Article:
- Inform your insurance company: As soon as possible, tell your insurance company that you have been involved in an accident. Cooperate with your insurance company and tell them the truth about what happened and the extent of your injuries. If the insurance company finds out that you have lied to them about anything, you can get into serious trouble, not the least of which may be the denial of any coverage for the accident. Build support for your case when discussing the matter with your insurance company. Be able to explain to them the facts of the case in a clear manner. Obtain and review a copy of any police report, so that you can point out to the insurance company who broke what traffic laws or who was at fault for the accident. Such information will often be provided in the report. Although the insurance company may already know the facts of your case, taking an active interest in making sure your rights are protected will force the insurance company to take you seriously.
- Keep Track of Your Medical Treatment: Note any doctors, physical therapists, chiropractors, or other medical professionals that you receive treatment from, and each medical provider that referred you to other caregivers. Having a written diary of this information will help you itemize your medical expenses and treatment for your insurer, your attorney, and the court.
- Take Pictures: Take photographs of any damage to your vehicle as soon as possible after the accident. Having photographic proof will help your insurance adjuster determine how much you should be compensated for the damages to your car, and may also assist your case in court, if needed. If you have pictures of your car from before the accident, these pictures will offer a great “compare and contrast” to show the true extent of the damage sustained in the accident.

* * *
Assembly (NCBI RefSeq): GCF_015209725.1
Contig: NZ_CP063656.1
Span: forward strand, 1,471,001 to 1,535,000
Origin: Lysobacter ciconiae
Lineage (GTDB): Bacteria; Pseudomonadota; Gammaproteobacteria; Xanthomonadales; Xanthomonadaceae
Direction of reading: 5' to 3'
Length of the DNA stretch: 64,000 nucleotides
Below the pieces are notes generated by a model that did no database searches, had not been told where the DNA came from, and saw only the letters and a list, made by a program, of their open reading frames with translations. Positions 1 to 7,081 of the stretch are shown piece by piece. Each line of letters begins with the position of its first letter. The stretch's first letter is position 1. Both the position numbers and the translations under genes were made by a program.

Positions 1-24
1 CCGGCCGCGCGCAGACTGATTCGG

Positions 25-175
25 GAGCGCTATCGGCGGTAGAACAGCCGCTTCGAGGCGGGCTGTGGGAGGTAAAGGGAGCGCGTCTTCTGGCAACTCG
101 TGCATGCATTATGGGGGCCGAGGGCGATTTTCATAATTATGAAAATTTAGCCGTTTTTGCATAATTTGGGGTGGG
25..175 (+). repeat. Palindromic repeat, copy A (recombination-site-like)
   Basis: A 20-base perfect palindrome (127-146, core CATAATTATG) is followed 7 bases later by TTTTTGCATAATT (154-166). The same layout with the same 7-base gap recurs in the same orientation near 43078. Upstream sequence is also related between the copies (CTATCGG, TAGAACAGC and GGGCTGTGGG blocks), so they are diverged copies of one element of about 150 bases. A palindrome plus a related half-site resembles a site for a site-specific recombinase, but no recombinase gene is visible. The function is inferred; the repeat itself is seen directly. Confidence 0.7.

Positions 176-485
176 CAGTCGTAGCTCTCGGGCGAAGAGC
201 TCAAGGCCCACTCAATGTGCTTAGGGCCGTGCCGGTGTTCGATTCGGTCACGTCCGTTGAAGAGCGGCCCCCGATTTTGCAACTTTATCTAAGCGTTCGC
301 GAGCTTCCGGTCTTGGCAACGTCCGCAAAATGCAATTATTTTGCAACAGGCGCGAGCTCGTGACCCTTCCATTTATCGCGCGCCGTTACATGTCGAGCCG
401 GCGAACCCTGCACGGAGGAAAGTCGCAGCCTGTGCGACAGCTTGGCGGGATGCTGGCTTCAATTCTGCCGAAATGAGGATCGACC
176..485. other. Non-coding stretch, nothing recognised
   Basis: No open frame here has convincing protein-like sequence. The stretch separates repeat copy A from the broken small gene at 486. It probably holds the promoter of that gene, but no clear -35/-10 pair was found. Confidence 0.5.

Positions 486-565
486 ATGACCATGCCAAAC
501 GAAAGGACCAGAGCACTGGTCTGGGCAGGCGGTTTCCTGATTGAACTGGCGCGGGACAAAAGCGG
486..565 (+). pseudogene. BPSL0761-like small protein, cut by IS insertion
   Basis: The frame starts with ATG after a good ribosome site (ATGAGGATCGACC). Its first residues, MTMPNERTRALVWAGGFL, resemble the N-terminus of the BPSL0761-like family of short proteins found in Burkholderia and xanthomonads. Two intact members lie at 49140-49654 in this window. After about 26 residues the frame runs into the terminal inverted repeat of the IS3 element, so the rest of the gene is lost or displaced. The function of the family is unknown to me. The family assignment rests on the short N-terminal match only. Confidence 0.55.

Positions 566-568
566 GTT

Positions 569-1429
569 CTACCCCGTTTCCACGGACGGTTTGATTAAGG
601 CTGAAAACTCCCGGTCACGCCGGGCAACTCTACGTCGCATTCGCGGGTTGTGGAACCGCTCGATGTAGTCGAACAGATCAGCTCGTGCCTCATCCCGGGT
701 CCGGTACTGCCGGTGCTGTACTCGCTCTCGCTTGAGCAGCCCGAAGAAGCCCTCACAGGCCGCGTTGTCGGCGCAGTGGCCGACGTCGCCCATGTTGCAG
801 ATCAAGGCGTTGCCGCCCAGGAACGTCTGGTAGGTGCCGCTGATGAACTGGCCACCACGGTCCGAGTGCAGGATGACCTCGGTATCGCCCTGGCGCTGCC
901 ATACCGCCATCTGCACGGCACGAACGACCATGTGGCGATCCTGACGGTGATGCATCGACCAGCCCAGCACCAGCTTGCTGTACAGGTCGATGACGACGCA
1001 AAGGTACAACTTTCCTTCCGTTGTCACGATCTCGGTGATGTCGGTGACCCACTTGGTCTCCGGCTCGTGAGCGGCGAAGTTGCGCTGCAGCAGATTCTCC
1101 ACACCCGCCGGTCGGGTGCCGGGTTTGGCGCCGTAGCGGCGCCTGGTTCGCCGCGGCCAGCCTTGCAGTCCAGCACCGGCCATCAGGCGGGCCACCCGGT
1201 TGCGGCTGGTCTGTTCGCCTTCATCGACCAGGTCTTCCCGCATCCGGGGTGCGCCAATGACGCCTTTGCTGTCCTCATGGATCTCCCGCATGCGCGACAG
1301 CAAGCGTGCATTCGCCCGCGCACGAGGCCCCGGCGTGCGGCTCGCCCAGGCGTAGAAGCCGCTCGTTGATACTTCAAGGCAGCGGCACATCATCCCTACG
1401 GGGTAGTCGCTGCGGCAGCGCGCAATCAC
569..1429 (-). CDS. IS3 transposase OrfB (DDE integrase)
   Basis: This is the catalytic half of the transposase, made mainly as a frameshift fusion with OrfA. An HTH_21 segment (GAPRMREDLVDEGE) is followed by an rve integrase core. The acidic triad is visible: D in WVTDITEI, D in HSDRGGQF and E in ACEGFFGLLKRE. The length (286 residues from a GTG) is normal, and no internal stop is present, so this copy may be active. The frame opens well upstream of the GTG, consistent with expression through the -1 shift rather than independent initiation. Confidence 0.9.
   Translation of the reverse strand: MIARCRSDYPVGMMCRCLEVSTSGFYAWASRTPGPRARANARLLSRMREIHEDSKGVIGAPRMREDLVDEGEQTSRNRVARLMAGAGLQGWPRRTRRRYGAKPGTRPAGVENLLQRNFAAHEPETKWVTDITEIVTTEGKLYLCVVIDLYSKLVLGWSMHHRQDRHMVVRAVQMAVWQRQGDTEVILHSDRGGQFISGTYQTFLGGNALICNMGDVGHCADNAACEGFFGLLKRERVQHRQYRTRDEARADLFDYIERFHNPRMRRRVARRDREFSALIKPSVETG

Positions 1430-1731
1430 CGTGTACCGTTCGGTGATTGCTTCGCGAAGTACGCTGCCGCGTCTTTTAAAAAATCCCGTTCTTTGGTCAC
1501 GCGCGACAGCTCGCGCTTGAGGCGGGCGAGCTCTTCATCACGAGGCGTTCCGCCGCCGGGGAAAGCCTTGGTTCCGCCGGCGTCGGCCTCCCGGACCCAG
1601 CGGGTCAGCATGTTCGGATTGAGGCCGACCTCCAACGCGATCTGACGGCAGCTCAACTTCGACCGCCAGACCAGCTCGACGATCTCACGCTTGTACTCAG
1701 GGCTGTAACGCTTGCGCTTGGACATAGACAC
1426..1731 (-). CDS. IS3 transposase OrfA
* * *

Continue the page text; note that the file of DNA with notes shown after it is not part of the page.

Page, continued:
- Get a Property Damage Valuation: Obtain a valuation for damages to your car from your insurance company. If you are not satisfied with the manner in which your insurance company has valued your vehicle, do not give up. Get two estimates for the repair of your car on your own, or have two dealers provide a quote for the cost of replacing your vehicle if there was a total loss. Communicate to the adjuster your concerns and position, and be assertive. If you cannot agree on the value of your car, consider alternative dispute resolution, or consult an attorney.
- Use Caution in Discussing the Incident: Do not talk to anyone about the accident other than your attorney, your insurance company, and the police. Do not talk to a representative of another insurance company under any circumstances, without the knowledge of your attorney or your insurance company. If representatives from other insurance companies should call you, be polite, but ask them to call your attorney or insurance company to arrange for an interview. Also, get the representative’s name and number, and tell your insurance company or attorney that someone seeking information about your accident contacted you.
- Be Wary of Early Settlement Offers: Be careful if you are offered a settlement from an insurance company. Make sure that any physical injuries you may have suffered have been treated, and that you have a doctor’s prognosis. Some injuries may not show up or reach their greatest level of discomfort until many days, weeks, or months after the accident.
- Consult an Attorney: Don’t settle a claim until you know you will be compensated for all of your injuries, and consult an attorney before signing any documents pertaining to settlement.
During your first meeting with an attorney after any accident or injury, your lawyer will first want to hear about what happened, and he or she may collect a variety of information from you. The length of the initial interview can vary depending on the circumstances that led to your injuries. In rather straightforward cases like car accidents, the first meeting probably won’t take very long, especially if you come prepared.
In more complex cases like medical malpractice or injuries from defective products, the initial interview will usually take longer. As you tell the lawyer about your accident, he or she may ask questions about it.
Frequently, lawyers wait until you have told them everything before asking questions. While some of these questions may be difficult to hear, let alone answer, your lawyer does need to know the answers in order to help you find the best solution for your case. Your lawyer will collect a variety of information relating to your accident or injury, including facts about your medical treatment, others involved in the accident, potential witnesses, and more. He or she will likely also discuss practical aspects of your case such as a representation agreement different types of legal fees, and the kinds of costs you can expect in your case.